Captain Kidd Maps
Wilkins "Mar Del"
August 1937, R.V. Harris, a lawyer for Gilbert Hedden discovered a treasure map in a book called Captain Kidd and His Skeleton Island. The book, written by Harold T. Wilkins had a treasure map that rather closely resembled Oak Island. According to the book, this map and three others had been hidden in false compartments of three sea chests and a desk, all purported to have been owned by Captain Kidd. The map was dated 1669 and contained a pictorial reference of Oak Island and additional directions to finding the treasure. Most astonishing was a bid red dot in the vicinity of the Money pit.
Hedden sought out Wilkins in an attempt to obtain additional information, but was informed by Wilkins that not to "waste any time trying to identify this eastern [hemisphere] island of Kidd with Oak Island". The directions are written on the map:
18 W. and by 7E on Rock
30 SW 14N Tree
7 by 8 by 4
He believed that if these were valid references, he could backtrace them to find markers on the island. It was then that Chappell informed him of the stone triangle they had found on the shore in 1897, and again in 1931. He also told of granite boulders with holes drilled in them north of the Money Pit. Hedden was successful in finding the drilled stones, and the stone triangle, but he still wasn't satisfied that all these clues were directing him to the right location.
Hedden commissioned Charles Roper, a land surveyor to mark off the locations and bearings of these objects. He then used the directions on the Mar Del map to pace off the directions and found that many of these clues led him toward the money pit.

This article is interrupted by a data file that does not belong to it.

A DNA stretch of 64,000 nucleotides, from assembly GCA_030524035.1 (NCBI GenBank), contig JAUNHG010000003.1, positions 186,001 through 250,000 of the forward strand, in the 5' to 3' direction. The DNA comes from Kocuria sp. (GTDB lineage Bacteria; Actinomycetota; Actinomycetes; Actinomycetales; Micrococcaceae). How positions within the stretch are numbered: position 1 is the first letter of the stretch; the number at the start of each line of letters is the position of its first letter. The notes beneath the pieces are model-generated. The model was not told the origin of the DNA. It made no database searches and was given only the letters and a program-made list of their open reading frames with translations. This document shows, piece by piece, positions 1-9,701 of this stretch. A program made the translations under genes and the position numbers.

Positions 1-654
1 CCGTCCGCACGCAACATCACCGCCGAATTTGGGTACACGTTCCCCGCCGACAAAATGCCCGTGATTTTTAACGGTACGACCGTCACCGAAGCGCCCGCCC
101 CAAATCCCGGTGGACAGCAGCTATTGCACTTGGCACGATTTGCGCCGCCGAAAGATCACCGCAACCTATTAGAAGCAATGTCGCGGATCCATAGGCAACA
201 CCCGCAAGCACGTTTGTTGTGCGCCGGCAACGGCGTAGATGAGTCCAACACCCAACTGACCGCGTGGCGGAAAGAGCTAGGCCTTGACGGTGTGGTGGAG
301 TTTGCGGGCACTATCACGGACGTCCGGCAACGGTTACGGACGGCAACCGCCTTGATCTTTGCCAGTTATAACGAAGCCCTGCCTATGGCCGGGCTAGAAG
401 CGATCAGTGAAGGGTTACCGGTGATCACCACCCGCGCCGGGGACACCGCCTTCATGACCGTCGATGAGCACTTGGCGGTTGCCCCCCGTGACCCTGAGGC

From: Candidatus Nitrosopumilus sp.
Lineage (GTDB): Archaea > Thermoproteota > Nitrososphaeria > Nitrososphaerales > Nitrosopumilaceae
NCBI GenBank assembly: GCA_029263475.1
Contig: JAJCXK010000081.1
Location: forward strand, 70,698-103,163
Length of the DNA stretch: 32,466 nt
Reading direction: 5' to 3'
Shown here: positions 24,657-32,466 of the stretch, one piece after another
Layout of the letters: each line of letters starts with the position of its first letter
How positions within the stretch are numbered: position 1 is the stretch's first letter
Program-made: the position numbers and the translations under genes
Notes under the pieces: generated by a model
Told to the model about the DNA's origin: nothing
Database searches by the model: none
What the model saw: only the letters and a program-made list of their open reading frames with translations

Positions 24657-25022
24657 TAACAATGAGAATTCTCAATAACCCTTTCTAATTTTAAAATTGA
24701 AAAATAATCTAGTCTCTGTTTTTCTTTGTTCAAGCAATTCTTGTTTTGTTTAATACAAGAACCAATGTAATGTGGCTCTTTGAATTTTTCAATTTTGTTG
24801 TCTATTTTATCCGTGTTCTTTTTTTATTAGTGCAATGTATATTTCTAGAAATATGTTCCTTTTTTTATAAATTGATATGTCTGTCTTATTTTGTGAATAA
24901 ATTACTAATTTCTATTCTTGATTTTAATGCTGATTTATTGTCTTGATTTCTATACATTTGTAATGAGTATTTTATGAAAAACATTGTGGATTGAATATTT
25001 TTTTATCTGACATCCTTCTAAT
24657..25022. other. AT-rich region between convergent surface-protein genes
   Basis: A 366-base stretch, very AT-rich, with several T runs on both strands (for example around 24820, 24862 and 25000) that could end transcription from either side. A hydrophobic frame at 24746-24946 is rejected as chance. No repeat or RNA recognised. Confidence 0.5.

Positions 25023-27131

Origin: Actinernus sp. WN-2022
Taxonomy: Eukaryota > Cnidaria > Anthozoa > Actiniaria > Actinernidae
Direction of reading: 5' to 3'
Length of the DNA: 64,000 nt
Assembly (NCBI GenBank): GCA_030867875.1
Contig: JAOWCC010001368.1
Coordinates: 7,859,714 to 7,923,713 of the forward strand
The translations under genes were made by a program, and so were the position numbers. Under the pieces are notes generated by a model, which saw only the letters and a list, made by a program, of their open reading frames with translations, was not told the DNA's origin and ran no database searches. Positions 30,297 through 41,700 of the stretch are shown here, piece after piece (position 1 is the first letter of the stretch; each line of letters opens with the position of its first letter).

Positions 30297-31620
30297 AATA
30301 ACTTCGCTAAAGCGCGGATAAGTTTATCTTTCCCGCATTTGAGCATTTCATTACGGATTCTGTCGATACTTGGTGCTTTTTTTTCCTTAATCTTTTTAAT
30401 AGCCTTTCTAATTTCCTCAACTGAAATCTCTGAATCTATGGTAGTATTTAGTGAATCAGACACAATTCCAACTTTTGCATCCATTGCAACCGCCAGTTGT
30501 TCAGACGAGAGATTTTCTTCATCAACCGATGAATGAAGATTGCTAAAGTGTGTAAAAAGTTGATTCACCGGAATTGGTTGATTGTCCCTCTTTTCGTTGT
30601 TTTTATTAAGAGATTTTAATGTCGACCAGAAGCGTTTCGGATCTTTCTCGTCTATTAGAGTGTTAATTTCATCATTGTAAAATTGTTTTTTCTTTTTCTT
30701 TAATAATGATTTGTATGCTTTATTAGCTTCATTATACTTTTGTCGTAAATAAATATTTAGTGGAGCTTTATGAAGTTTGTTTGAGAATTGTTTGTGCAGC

When Hedden pursued Wilkins further to explain the map, he was told that the map was a complete fabrication drawn only at the request of his publishers for the book. Hedden did not, however, accept this explanation, and chose to dig further.
Upon further investigation, this is the story that unfolded.
Hubert Palmer Charts
In the early 1930s, Hubert Palmer acquired a desk believed to have been on one of Kidd's ships, the "Adventure Galley." Inside this desk, Hubert found four hidden compartments that contained maps. Two of the compartments were made from false bottoms, one behind a mirror, and the fourth in a small hole that had been drilled in a side runner of the desk.
The maps were presented to the British Museum for authentication. The museum's map team, under the direction of R.A. Skelton reviewed the charts and made hand-drawn copies of the originals with notes of what he was able to make out from the writings and markings.
Harold Wilkins claims to have seen the charts during a visit to the museum and had examined them. Wilkins claims that these were the basis for the maps used in illustrating his book. Hedden followed up with Wilkins about all the similarities between his map, and the artifacts found on Oak Island specifically requesting additional information but was effectively shut down in every correspondence.